Fixing Astronomy In The Blink Of An Eye

If you’ve ever set a telescope up in your backyard, you probably learned how quick any kind of lighting ruins your observation. In fact, a recent study found that every year, about 10% of the stars that were visible the previous year disappear in the mishmash of light scattering through the atmosphere. A company called StealthTransit has a solution: blink the lights in a controlled way. They have an animated video explaining the concept.

The technology, named DarkSkyProtector, assumes there is LED lighting and that the light’s owner (or manufacturer) will put a simple device in line that causes the LED to blink imperceptibly. As you might guess, the telescope — presumably some giant observatory uses a GPS receiver to synchronize and then images only when the LED lights all turn off. That presumes, of course, that you have a significant number of lights under control.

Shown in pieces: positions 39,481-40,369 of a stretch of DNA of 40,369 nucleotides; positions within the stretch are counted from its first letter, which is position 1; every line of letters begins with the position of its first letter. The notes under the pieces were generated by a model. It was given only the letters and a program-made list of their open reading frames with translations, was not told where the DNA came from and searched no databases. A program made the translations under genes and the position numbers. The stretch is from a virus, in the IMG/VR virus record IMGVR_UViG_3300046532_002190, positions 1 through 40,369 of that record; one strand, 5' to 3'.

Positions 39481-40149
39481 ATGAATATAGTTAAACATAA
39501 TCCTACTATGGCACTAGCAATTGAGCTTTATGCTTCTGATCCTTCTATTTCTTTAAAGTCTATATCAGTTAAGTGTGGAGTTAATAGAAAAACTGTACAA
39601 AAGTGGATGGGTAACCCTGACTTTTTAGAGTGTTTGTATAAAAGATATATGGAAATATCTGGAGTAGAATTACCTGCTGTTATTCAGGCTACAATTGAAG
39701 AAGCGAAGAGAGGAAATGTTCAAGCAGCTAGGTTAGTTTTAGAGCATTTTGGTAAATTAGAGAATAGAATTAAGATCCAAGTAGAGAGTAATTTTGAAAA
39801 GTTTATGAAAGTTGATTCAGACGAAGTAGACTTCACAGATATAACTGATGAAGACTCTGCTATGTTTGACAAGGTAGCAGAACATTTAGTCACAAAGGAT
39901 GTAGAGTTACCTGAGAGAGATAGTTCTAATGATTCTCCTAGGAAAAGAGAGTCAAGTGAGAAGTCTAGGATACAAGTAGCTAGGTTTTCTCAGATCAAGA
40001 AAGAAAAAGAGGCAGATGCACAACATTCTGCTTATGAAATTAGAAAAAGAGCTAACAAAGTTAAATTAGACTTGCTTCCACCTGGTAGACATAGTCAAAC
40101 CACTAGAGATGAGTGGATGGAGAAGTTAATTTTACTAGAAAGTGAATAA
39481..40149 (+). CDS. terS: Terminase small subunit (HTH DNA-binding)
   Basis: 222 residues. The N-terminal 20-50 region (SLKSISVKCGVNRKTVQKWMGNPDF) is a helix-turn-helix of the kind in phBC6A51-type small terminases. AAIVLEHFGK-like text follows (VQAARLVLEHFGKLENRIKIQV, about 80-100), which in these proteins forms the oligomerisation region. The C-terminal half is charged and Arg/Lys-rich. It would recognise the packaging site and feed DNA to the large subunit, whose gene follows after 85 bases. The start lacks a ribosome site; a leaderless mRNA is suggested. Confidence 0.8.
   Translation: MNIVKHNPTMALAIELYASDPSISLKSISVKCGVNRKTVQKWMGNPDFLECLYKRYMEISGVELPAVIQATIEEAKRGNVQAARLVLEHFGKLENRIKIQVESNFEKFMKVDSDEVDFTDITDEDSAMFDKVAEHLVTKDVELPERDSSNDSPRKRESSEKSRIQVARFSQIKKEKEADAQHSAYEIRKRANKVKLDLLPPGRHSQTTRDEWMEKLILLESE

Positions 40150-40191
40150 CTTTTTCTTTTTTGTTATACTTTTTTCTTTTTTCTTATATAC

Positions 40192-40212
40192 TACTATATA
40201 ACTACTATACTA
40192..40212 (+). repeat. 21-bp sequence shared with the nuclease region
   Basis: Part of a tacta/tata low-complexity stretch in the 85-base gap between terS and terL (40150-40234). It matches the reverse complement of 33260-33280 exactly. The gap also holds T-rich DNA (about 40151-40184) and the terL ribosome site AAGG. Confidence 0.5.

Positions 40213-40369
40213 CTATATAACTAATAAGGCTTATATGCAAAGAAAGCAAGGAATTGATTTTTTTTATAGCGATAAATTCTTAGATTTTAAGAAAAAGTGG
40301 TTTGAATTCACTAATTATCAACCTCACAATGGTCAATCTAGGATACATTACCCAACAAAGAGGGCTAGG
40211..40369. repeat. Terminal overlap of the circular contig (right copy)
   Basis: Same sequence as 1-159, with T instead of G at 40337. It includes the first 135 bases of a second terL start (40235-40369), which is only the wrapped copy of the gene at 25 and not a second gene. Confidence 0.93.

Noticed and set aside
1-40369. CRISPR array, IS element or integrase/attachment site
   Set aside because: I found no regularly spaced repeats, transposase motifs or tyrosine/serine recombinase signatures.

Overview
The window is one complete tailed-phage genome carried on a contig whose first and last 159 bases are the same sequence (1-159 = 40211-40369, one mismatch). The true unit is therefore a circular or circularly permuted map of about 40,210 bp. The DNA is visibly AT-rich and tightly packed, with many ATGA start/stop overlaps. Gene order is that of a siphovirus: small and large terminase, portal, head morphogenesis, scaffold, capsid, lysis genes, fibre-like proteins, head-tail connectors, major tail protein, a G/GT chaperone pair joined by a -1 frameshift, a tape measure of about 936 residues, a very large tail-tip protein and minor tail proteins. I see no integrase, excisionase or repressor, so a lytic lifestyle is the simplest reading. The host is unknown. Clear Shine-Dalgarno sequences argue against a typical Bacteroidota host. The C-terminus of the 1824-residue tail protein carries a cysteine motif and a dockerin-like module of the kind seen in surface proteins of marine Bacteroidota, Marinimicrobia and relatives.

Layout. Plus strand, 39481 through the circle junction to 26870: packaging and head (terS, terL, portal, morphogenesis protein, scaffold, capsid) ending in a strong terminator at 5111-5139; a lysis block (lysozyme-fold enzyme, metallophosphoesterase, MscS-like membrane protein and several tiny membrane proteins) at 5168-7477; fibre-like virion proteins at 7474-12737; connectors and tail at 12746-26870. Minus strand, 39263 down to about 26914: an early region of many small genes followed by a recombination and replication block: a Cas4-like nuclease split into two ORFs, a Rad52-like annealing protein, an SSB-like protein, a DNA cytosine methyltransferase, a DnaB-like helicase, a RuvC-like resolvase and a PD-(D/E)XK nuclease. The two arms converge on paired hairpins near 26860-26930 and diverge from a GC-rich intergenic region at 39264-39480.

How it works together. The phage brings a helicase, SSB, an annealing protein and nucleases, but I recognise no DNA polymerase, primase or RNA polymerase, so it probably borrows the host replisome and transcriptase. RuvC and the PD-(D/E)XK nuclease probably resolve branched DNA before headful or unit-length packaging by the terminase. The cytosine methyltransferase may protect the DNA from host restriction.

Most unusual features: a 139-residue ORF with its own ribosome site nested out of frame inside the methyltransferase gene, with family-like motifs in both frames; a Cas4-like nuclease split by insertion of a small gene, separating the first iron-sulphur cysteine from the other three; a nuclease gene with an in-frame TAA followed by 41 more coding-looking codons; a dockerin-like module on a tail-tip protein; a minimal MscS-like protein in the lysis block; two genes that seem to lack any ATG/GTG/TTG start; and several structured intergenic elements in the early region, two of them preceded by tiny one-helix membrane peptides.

It is hard to imagine every city and home having astronomy-safe lighting. However, we can imagine a university installing a lighting system on its campus to protect night viewing. The system underwent a test in the Caucasus mountains using a 24-inch telescope and was apparently quite successful with a shutter rate of about 150 Hz. We weren’t clear if each LED control module has to have a GPS-disciplined time source, but it seems like you’d have to. However, the post talks about how the bulbs wouldn’t cost more to make than conventional ones, so maybe they don’t have anything fancy in them.

You can see satellites in the day with some tech tricks. Want to check out observatories? Hit the road. Or, get time on a telescope with Skynet University.

37 thoughts on “Fixing Astronomy In The Blink Of An Eye